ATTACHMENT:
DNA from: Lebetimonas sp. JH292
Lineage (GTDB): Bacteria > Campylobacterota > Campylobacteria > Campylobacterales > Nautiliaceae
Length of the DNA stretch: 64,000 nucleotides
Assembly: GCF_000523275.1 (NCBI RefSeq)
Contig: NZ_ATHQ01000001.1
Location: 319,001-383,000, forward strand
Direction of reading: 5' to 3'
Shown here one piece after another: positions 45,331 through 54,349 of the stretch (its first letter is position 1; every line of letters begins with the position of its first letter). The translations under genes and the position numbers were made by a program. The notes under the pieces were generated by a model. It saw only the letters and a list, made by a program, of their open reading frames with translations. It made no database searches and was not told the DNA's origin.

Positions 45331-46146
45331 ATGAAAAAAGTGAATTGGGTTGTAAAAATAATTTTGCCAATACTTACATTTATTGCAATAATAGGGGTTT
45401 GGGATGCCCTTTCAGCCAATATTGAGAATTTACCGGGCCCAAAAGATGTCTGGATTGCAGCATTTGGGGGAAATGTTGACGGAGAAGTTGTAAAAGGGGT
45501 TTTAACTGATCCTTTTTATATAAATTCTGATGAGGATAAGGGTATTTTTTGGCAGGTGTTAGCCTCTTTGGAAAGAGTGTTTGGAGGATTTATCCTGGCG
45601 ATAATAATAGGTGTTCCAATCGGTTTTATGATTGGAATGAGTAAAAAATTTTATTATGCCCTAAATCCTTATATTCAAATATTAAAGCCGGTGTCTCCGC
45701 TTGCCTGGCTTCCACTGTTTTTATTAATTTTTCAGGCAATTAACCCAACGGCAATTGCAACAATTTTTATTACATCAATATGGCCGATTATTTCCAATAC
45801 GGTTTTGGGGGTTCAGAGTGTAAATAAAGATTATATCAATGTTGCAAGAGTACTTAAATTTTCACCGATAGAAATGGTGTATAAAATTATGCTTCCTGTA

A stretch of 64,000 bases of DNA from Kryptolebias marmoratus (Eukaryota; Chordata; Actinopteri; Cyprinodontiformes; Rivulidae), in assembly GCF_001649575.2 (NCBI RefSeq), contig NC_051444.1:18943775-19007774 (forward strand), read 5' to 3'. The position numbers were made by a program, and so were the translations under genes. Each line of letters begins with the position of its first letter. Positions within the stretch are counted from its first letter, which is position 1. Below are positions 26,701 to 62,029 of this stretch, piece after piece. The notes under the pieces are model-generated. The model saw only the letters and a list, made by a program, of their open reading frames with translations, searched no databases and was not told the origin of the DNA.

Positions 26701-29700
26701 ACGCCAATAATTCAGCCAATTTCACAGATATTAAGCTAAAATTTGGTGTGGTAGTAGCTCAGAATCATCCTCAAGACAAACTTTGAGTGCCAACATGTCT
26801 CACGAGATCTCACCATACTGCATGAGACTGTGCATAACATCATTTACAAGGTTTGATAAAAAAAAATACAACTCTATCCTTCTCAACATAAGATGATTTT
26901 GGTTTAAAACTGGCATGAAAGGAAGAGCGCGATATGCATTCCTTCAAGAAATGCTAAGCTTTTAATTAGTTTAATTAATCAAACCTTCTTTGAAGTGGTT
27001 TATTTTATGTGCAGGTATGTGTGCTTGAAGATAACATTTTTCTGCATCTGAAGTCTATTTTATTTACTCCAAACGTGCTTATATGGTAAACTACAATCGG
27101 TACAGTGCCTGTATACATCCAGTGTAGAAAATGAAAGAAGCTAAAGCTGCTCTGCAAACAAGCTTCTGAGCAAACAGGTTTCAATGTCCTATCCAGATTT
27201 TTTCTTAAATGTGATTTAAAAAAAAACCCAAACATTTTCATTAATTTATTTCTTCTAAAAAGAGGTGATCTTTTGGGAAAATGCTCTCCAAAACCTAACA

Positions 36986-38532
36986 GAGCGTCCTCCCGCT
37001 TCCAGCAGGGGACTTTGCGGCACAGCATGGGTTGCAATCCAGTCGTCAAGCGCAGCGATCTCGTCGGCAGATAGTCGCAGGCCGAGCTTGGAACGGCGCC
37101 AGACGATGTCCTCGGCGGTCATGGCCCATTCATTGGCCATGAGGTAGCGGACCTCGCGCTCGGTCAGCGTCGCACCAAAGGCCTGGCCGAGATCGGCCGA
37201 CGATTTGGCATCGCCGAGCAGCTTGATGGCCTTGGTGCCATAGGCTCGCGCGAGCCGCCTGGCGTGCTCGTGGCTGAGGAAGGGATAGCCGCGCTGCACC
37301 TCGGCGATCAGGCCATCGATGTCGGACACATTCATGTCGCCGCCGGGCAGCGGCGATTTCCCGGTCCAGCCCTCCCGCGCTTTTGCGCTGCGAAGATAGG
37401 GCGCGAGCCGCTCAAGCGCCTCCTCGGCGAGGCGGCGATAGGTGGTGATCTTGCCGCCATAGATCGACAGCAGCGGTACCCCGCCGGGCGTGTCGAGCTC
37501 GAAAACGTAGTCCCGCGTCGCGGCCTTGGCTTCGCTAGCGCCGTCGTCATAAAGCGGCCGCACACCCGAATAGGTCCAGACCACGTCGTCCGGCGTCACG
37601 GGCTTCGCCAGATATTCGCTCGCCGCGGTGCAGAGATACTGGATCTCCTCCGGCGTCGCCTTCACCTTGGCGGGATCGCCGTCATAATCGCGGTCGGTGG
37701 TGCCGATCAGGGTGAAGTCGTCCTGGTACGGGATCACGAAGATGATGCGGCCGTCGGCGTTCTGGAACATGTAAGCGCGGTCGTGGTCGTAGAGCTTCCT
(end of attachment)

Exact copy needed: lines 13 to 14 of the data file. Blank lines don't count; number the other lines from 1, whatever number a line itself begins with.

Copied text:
45601 ATAATAATAGGTGTTCCAATCGGTTTTATGATTGGAATGAGTAAAAAATTTTATTATGCCCTAAATCCTTATATTCAAATATTAAAGCCGGTGTCTCCGC
45701 TTGCCTGGCTTCCACTGTTTTTATTAATTTTTCAGGCAATTAACCCAACGGCAATTGCAACAATTTTTATTACATCAATATGGCCGATTATTTCCAATAC